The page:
Cake for afternoon tea

Family favourite

Also a fruit cake.

Fruit cake

Fruit cake

And finally some cakes my friend brought, as well as my own blackcurrant cup cakes, again using some of the blackcurrants still in the freezer from last year’s harvest. I loved using my mum’s cake stand – I’ve no idea how old it is, but so pleased it’s back in fashion.

Afternoon tea fancies

Afternoon tea fancies

There’s the table ready for guests to sit down and enjoy a good old-fashioned afternoon tea! The essential component is missing from the photo – the pot of tea! I made gallons of this!

Table set for afternoon tea

Table set for afternoon tea

Everyone seemed to enjoy themselves and it was a very relaxed tea party. I have to admit that I originally thought that preparing afternoon tea would be easier than cooking for a dinner party, but I’m not so sure that I was correct. However it might not have been less ‘work’ but it did seem less stressful as there was not so much last minute cooking to be done or worrying about timings. Certainly it’s a good way to entertain families as it’s much more informal and even ‘picky’ guests will find something they would like to eat! Plus there’s always left overs to eat up!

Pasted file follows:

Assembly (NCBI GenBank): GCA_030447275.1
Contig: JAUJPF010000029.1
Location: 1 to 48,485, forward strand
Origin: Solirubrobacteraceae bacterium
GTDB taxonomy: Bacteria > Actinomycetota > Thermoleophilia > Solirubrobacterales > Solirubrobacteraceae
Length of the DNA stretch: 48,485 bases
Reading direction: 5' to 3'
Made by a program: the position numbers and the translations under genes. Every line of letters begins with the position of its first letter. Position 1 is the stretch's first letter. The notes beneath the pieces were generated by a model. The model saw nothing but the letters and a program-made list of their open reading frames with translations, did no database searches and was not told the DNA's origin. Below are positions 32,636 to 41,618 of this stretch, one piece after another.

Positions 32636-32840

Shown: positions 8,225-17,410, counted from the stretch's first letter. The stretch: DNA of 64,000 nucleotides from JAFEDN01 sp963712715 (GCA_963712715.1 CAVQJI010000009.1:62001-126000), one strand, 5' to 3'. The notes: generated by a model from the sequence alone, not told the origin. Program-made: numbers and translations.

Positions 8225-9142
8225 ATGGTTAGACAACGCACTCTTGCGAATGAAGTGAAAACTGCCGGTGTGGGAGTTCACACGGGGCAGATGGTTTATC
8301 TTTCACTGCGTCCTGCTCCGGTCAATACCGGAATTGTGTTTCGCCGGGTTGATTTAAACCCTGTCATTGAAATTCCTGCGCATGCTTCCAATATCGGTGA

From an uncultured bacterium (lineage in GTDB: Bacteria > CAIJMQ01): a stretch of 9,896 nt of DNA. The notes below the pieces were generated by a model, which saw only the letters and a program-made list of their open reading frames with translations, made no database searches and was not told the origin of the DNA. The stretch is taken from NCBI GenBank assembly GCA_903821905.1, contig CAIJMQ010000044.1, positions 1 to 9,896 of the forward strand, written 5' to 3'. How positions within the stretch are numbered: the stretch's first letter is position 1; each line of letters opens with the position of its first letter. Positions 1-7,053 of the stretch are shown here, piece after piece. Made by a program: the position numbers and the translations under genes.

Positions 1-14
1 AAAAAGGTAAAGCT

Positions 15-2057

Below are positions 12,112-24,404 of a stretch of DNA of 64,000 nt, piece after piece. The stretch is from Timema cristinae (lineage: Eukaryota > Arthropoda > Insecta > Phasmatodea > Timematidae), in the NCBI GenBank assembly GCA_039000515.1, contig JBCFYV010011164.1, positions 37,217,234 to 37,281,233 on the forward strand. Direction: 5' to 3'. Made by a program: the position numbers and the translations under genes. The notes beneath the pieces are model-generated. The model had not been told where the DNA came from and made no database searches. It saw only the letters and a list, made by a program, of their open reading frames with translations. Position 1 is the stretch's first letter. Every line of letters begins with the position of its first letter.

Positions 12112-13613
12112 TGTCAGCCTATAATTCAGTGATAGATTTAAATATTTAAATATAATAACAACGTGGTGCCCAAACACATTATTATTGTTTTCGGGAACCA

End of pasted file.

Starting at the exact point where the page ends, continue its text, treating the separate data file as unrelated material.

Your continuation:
Inspired? Have a go at hosting your own afternoon tea, it’s a great opportunity to show off your baking skills and use your best china!

 

 

 

Coffee and biscotti

Treat yourself to a taste of Italy with your morning coffee!

BiscottiIt is an indulgence The Husband and I enjoy at the weekend when we have the time to make a pot of coffee and sit down to chat whilst ‘dunking’ our biscotti. Its name means that it is ‘twice baked’ and as a consequence it is a very dry and hard biscuit. The Italians dunk their biscotti in a glass of sweet wine at the end of a meal but, here in England, it is eaten as an accompaniment to coffee. I will explain how to make a plain almond biscotti, but there are lots of variations, adding lemon or orange zest, varying the nuts included and adding chocolate.